About

Dec 25 2009

I’m cofounder of a lit­er­ary stu­dio called Plymp­ton, which focuses on pub­lish­ing seri­al­ized fic­tion for dig­i­tal read­ing. In addi­tion I’m work­ing on a book for Simon & Schuster.

Occa­sion­ally, you might hear my com­men­taries on NPR via Marketplace.

I am a found­ing trustee of Awe­some Food, part of the Awe­some Foun­da­tion, which gives micro­grants to fur­ther awe­some­ness in the universe.

A week­end project with Eric Price and Greg Price has become NewsDiffs.org, a site which tracks changes in online arti­cles after they have been pub­lished. It was the sub­ject of a col­umn by The New York Times pub­lic editor.

Over the last few years, I’ve focused my atten­tion on the evolv­ing infra­struc­ture of jour­nal­ism. I’ve played a lead role in the Knight News Chal­lenge, a $25 mil­lion ini­tia­tive to sup­port news inno­va­tion, and was a pro­ducer in News Foo camp, a col­lab­o­ra­tion between O’Reilly Media, Google and Knight Foun­da­tion. I’ve also done my part to bring jour­nal­ism con­tent to the SXSW Inter­ac­tive and to throw the Awe­somest Jour­nal­ism Party. Ever. I’m also one of the lead orga­niz­ers of Hacks/Hackers, a rapidly expand­ing group that brings tech­nol­o­gists and jour­nal­ists together. It has more than ten thou­sand mem­bers across the globe. I also helped launch Spark­camp. I’m a Good Per­son to Know at a startup called Upwor­thy, which focuses on spread­ing viral stuff that matters.

Cur­rently, I am on the boards of The Asian Amer­i­can Writ­ers’ Work­shop, the Cen­ter for Pub­lic Integrity, the Nie­man Foun­da­tion, and the Robert F. Kennedy Courage in Jour­nal­ism awards. And I’m a mem­ber of the New York Pub­lic Library’s Young Lions Com­mit­tee. Plus I am a board mem­ber of the Insti­tute on Higher Awe­some Stud­ies, which sup­ports the Awe­some Foun­da­tion.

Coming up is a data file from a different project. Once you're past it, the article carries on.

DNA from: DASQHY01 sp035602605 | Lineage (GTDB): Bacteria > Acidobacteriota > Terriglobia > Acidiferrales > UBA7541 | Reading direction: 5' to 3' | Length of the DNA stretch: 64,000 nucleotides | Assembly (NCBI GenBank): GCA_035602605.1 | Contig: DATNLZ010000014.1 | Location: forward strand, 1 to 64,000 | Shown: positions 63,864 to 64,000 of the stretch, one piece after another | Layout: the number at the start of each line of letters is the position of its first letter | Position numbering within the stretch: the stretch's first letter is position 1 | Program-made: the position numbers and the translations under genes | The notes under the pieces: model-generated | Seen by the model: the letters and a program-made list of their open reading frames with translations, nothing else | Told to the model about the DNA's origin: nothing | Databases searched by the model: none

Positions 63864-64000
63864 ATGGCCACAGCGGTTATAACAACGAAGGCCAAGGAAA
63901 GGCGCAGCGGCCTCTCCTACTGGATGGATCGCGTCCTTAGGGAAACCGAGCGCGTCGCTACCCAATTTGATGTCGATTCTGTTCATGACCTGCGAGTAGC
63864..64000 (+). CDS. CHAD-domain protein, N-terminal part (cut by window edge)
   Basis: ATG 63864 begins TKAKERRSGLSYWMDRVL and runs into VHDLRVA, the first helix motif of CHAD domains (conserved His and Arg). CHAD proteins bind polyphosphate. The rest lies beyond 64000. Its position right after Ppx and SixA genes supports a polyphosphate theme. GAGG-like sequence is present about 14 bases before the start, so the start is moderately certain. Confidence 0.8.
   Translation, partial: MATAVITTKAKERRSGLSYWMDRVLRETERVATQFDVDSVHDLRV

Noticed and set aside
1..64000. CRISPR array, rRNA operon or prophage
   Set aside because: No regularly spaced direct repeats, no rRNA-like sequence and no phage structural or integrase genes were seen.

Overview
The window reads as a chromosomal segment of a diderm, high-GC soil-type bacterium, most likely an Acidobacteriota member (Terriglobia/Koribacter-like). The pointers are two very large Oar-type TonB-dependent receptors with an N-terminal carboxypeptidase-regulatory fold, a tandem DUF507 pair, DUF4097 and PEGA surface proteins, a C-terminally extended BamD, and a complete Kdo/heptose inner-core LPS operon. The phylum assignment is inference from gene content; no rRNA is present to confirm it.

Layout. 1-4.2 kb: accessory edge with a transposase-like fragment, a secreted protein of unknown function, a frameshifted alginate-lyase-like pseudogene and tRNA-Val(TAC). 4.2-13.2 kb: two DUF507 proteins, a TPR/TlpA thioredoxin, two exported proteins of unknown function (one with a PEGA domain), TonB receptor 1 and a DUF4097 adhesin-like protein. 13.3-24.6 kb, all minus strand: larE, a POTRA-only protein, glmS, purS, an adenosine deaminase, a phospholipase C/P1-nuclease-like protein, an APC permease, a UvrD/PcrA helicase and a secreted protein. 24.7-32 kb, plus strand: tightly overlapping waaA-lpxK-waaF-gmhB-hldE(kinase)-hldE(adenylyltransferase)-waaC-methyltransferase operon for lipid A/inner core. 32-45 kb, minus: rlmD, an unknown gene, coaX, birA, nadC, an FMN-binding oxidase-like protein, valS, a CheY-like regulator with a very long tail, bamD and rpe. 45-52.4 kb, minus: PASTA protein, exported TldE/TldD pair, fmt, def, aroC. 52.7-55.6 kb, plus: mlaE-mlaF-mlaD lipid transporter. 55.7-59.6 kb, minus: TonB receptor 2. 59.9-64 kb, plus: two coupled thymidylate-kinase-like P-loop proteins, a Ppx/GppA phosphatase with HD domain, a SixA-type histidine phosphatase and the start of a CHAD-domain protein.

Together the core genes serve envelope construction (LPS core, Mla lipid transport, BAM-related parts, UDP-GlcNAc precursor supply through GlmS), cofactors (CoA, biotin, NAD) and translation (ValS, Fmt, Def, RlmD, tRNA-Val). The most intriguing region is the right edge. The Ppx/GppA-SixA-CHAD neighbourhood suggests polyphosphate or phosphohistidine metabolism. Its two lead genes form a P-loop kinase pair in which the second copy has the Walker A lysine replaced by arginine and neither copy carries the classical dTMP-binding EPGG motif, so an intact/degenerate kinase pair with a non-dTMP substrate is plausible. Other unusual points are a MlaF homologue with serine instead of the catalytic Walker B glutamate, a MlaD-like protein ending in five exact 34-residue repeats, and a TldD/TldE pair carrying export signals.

In the past: I was a reporter at The New York Times for nine years, where I cov­ered tech­nol­ogy, Wash­ing­ton, crime, poverty and cul­ture. I spent the last two of those years report­ing and exper­i­ment­ing on City Room, the Times’ New York City metro blog.

I wrote a book called The For­tune Cookie Chron­i­cles, on how Chi­nese food is all-American and hit #26 on the New York Times best seller list. As a result, I am on TED.com speak­ing on Gen­eral Tso’s chicken. I also sur­vived an inter­view by Stephen Col­bert, made dumplings on Martha Stew­art and on Today Show dur­ing the 2008 Bei­jing Olympics.

Related to that, I am a pro­ducer on the doc­u­men­tary, The Search for Gen­eral Tso (which might be renamed), with Ian Cheney and Curt Ellis of Wicked Del­i­cate films. We have received a devel­op­ment grant from the National Endow­ment of the Human­i­ties (yay!)

I’ve had a short film screen at the 2012 Slam­dance Film Fes­ti­val (okay it’s only a minute long, but still it was men­tioned in The Wall Street Jour­nal!)

For fun, we tried to launch Street Pac­man, a geo-enabled ver­sion of the 80s video game with real peo­ple.

NPR called me a “con­cep­tual scoop artist,” in part because of a pop­u­lar story I did on the “man date.” I was user 1324 on Face­book and have my own ver­sion of the Red­dit alien (also known as “snoo”). I was listed in the Esquire “Women We Love” issue in 2003.

I received my degree in applied math and eco­nom­ics at Har­vard Uni­ver­sity (where I was vice pres­i­dent of The Har­vard Crim­son). Then I went to Bei­jing Uni­ver­sity for a year on fel­low­ship and stud­ied inter­na­tional relations.

As a result of those col­lege com­puter sci­ence classes, I like to tin­ker with python, which is an ele­gant lan­guage. But I have long dis­cov­ered I am not a debugger.

I own a worldy well-traveled pur­ple hippo named Hubba Bubba.

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